A program that I am especially proud of occurred during my second year at UIC. I was asked to create a workshop/presentation which would educate incoming resident assistants about UIC student affairs. I came up with the idea of a UIC Jeopardy game. I designed a PowerPoint presentation which functioned just like the television show. It had sounds from the show and consisted of over 150 slides. I worked with a colleague at the Wellness Center to facilitate the program. We divided the students into teams. Each team had a team captain and a scorekeeper. I facilitated the discussion while my colleagues ensured that scores were recorded appropriately. The “game” lasted for 2 hours and was extremely successful. In fact, I was asked to refresh the design/content and ended up presenting it to the entire Dean of Student division which included: Career Services, the Counseling Center, Financial Aid, International Services, and Student Development Services.

Evaluate the effectiveness of programs in meeting desired goals and outcomes
During my time at the UIC Wellness Center I worked on several satisfaction surveys which measure the effectiveness of our programs in relation to meeting specific learning outcomes. Each evaluation was specific to the program or workshop that was being presented. At the time, I was not aware of the importance of effective program evaluation. After all, I was in charge of promotion of a program and not the quality of its outcomes. I have realized during my graduate program that without effective evaluations and specific outcomes then it does not matter that a program was marketed effectively.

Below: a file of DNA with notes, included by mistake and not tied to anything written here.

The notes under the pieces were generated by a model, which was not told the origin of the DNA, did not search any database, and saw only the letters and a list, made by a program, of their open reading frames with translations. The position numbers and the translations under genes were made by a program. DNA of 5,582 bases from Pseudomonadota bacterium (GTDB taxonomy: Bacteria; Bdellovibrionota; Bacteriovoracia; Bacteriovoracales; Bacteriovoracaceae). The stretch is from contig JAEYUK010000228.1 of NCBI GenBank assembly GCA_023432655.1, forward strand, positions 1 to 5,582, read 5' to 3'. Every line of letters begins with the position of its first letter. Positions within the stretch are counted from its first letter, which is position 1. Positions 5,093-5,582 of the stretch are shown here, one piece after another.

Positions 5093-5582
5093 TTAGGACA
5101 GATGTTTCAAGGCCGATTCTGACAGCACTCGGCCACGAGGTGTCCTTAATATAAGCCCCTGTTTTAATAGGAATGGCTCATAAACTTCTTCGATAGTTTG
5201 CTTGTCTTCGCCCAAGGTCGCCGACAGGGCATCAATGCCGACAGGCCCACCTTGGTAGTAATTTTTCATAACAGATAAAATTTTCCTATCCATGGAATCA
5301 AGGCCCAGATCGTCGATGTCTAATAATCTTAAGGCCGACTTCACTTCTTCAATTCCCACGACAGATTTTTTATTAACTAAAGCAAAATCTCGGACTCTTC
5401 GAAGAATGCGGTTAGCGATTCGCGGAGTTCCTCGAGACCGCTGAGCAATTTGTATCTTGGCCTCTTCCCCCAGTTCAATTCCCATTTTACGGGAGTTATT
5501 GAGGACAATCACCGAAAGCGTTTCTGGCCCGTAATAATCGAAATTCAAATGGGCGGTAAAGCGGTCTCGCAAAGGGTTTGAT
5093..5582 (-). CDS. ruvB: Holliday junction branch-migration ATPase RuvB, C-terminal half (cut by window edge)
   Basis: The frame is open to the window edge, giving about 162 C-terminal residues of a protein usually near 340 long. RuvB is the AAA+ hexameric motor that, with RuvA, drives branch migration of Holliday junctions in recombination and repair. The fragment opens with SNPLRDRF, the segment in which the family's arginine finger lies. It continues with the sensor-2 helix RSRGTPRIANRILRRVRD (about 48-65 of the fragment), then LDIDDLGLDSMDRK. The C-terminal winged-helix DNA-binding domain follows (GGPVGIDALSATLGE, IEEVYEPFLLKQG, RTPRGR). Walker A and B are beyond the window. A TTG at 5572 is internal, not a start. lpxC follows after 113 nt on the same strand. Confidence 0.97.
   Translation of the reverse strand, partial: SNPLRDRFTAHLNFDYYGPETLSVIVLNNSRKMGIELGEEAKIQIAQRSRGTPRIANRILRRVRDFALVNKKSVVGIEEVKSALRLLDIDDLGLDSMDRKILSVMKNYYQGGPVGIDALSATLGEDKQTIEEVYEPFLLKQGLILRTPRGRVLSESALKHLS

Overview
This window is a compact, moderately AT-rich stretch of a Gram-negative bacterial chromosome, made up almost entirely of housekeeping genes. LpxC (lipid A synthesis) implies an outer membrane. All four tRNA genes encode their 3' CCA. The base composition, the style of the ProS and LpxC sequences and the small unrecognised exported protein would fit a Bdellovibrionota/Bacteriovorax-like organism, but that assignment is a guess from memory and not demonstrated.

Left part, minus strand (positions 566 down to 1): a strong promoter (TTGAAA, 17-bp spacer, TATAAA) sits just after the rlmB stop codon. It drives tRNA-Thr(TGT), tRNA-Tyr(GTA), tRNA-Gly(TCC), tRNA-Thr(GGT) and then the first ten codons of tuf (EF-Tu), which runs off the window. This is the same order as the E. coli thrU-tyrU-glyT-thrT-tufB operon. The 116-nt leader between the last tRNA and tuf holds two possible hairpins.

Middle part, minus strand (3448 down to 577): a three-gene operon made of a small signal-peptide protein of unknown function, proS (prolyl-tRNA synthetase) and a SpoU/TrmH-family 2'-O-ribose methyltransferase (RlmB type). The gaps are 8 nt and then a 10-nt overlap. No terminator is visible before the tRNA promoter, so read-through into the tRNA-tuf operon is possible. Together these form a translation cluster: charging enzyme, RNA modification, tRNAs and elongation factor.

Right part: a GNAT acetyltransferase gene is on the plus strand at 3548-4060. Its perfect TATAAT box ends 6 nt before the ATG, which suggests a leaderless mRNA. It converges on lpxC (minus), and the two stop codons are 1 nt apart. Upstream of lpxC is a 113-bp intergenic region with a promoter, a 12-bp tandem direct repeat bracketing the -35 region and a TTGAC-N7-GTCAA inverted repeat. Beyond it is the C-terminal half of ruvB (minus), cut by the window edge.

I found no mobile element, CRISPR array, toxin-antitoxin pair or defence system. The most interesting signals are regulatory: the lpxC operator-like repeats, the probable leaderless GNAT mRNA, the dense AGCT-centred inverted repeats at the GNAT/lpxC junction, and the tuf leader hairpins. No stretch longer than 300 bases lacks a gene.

Due to time limitations, I was not able to appropriately evaluate the CSSA Technology Workshop Series. I did receive anecdotal feedback from program participants on a weekly basis. I used feedback to tweak each week’s program content in an effort to balance what people wanted to learn and what I thought they should learn. A lot of the participants wanted to learn about technologies which would assist them with their portfolio while I had hoped to create a program which developed their overall technology competency.